Atus, an opportunistic human mold pathogen that causes a lifethreatening infection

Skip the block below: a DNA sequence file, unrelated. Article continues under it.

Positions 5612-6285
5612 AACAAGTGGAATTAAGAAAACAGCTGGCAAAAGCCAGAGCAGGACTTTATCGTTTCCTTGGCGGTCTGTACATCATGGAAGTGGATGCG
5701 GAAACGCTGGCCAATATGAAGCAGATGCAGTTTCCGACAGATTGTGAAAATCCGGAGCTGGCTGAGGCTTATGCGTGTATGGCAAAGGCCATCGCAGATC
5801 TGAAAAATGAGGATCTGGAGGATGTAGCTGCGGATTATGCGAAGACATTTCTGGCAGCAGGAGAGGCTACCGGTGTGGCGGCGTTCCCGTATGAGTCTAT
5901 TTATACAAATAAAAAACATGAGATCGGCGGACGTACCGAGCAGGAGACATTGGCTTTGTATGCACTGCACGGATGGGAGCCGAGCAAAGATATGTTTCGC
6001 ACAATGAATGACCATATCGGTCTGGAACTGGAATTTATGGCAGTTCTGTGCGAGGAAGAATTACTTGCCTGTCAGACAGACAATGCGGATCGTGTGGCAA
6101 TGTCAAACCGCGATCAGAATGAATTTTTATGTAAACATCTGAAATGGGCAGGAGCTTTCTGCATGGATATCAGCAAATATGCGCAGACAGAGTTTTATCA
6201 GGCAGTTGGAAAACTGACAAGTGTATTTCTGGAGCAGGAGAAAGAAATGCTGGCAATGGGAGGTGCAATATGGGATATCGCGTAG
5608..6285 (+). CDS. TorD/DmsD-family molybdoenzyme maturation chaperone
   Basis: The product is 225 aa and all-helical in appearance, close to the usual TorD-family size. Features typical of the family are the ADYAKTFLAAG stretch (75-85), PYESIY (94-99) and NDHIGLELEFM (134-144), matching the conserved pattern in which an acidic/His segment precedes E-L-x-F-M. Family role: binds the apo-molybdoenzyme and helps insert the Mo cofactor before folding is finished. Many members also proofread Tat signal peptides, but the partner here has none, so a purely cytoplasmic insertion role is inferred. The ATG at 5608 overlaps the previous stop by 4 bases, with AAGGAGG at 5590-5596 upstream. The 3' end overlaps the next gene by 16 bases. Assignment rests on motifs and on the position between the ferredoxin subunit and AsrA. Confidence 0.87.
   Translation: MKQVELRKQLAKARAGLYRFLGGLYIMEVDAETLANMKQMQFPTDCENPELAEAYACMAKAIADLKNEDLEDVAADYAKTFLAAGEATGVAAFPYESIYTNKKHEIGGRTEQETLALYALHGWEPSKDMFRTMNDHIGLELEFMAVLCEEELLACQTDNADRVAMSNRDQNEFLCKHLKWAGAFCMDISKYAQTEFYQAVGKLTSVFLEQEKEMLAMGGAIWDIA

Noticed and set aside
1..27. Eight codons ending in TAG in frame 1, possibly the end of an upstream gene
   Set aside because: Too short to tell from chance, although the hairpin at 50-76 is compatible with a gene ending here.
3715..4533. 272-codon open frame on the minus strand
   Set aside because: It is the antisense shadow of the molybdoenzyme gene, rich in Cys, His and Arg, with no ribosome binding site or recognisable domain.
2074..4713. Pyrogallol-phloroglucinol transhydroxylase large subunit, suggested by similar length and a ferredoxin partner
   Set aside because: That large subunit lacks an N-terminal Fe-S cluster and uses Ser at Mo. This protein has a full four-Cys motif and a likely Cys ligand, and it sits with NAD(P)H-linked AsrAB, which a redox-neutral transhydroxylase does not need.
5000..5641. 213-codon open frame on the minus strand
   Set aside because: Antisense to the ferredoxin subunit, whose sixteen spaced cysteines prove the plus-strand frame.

Atus, an opportunistic human mold pathogen that causes a lifethreatening infection known as invasive aspergillosis [16]. In this study, we characterized the A. fumigatus srgA gene, encoding a Sec4 homolog that was initially annotated in Aspergillus niger as secretionrelated GTPase A (SrgA) [17]. An A. fumigatus DsrgA mutant was constructed and shown to be associated with abnormal colonysec4 Homolog in A. fumigatusmorphology, attenuated conidiation, reduced hyphal growth, and hypersensitivity to environmental stress. However, there was surprising phenotypic heterogeneity among independent isolates of this mutant with respect to in vitro phenotypes and virulence, suggesting that the consequences of losing SrgA function is modified by the activation of different compensatory responses.has been described for Sec4 and related Sec proteins in Candida albicans [20,21]. This localization is consistent with the putative role for SrgA in the regulation of apical vesicle transport in filamentous fungi.Loss of SrgA Generates Phenotypic Heterogeneity in Colony MorphologyA DsrgA strain was constructed by replacing the Anlotinib web entire srgA coding region with a phleomycin-resistance cassette. The expected deletion was identified by probing HindIII-digested genomic DNA with a srgA 59 flanking probe (probe A, Figure 2), revealing the loss of the wt 2.8 kb HindIII fragment and the appearance of the expected 10.3 kb fragment. The DsrgA mutant showed surprising phenotypic heterogeneity when 18204824 plated for isolation on solid media, manifested by differences in colony size, the level of conidiation and colony sectoring (Figure 3A and 3B). Three distinct colonial morphologies were arbitrarily selected for further phenotypic analysis, using size and conidiation as a crude measure of individuality, hereafter referred to as DsrgA isolates A, B, and C (Figure 3C). Genotypic analysis by Southern blot, using a probe that is upstream of the srgA openreading frame (probe 18055761 B, Figure 2) confirmed that each DsrgA isolate lacked the srgA gene (Figure 3D). Moreover, no wt conidia were recovered by plating the mutant onto non-selective media, suggesting that the mutants are not MedChemExpress ASP-015K heterokaryons that are protected by a small population of wt nuclei. The presence of the phleomycin resistance cassette, in the absence of any detectable srgA gene was also confirmed by PCR in each of the DsrgA isolates (data not shown). Together, these findings suggest that deletion of srgA generates phenotypic diversity in colony morphology, possibly due to the activation of compensatoryResults Identification of the Sec4 Homolog SrgA in A. fumigatusSrgA was previously identified in A. niger as one of five different secretion-related GTPases thought to be involved in mediating different stages of vesicle transport [17]. The corresponding gene in A. fumigatus (AFUA_4G04810), encodes a 206 amino acid protein in which multiple Rab-family motifs are found. Included within these shared motifs are the five “G box” sequences, which are present in all small GTPase families [18]. As shown in Figure 1A, there is high sequence homology within these G box motifs between A. fumigatus SrgA and other previously characterized fungal Sec4 proteins. Conservation within the G2 domain is particularly noteworthy, as this region is the effector domain, responsible for functional specificity within the Rab GTPase family [17]. Also contributing to Rab GTPase function are two conserved C-terminal cysteine residues, which are posttransl.Atus, an opportunistic human mold pathogen that causes a lifethreatening infection known as invasive aspergillosis [16]. In this study, we characterized the A. fumigatus srgA gene, encoding a Sec4 homolog that was initially annotated in Aspergillus niger as secretionrelated GTPase A (SrgA) [17]. An A. fumigatus DsrgA mutant was constructed and shown to be associated with abnormal colonysec4 Homolog in A. fumigatusmorphology, attenuated conidiation, reduced hyphal growth, and hypersensitivity to environmental stress. However, there was surprising phenotypic heterogeneity among independent isolates of this mutant with respect to in vitro phenotypes and virulence, suggesting that the consequences of losing SrgA function is modified by the activation of different compensatory responses.has been described for Sec4 and related Sec proteins in Candida albicans [20,21]. This localization is consistent with the putative role for SrgA in the regulation of apical vesicle transport in filamentous fungi.Loss of SrgA Generates Phenotypic Heterogeneity in Colony MorphologyA DsrgA strain was constructed by replacing the entire srgA coding region with a phleomycin-resistance cassette. The expected deletion was identified by probing HindIII-digested genomic DNA with a srgA 59 flanking probe (probe A, Figure 2), revealing the loss of the wt 2.8 kb HindIII fragment and the appearance of the expected 10.3 kb fragment. The DsrgA mutant showed surprising phenotypic heterogeneity when 18204824 plated for isolation on solid media, manifested by differences in colony size, the level of conidiation and colony sectoring (Figure 3A and 3B). Three distinct colonial morphologies were arbitrarily selected for further phenotypic analysis, using size and conidiation as a crude measure of individuality, hereafter referred to as DsrgA isolates A, B, and C (Figure 3C). Genotypic analysis by Southern blot, using a probe that is upstream of the srgA openreading frame (probe 18055761 B, Figure 2) confirmed that each DsrgA isolate lacked the srgA gene (Figure 3D). Moreover, no wt conidia were recovered by plating the mutant onto non-selective media, suggesting that the mutants are not heterokaryons that are protected by a small population of wt nuclei. The presence of the phleomycin resistance cassette, in the absence of any detectable srgA gene was also confirmed by PCR in each of the DsrgA isolates (data not shown). Together, these findings suggest that deletion of srgA generates phenotypic diversity in colony morphology, possibly due to the activation of compensatoryResults Identification of the Sec4 Homolog SrgA in A. fumigatusSrgA was previously identified in A. niger as one of five different secretion-related GTPases thought to be involved in mediating different stages of vesicle transport [17]. The corresponding gene in A. fumigatus (AFUA_4G04810), encodes a 206 amino acid protein in which multiple Rab-family motifs are found. Included within these shared motifs are the five “G box” sequences, which are present in all small GTPase families [18]. As shown in Figure 1A, there is high sequence homology within these G box motifs between A. fumigatus SrgA and other previously characterized fungal Sec4 proteins. Conservation within the G2 domain is particularly noteworthy, as this region is the effector domain, responsible for functional specificity within the Rab GTPase family [17]. Also contributing to Rab GTPase function are two conserved C-terminal cysteine residues, which are posttransl.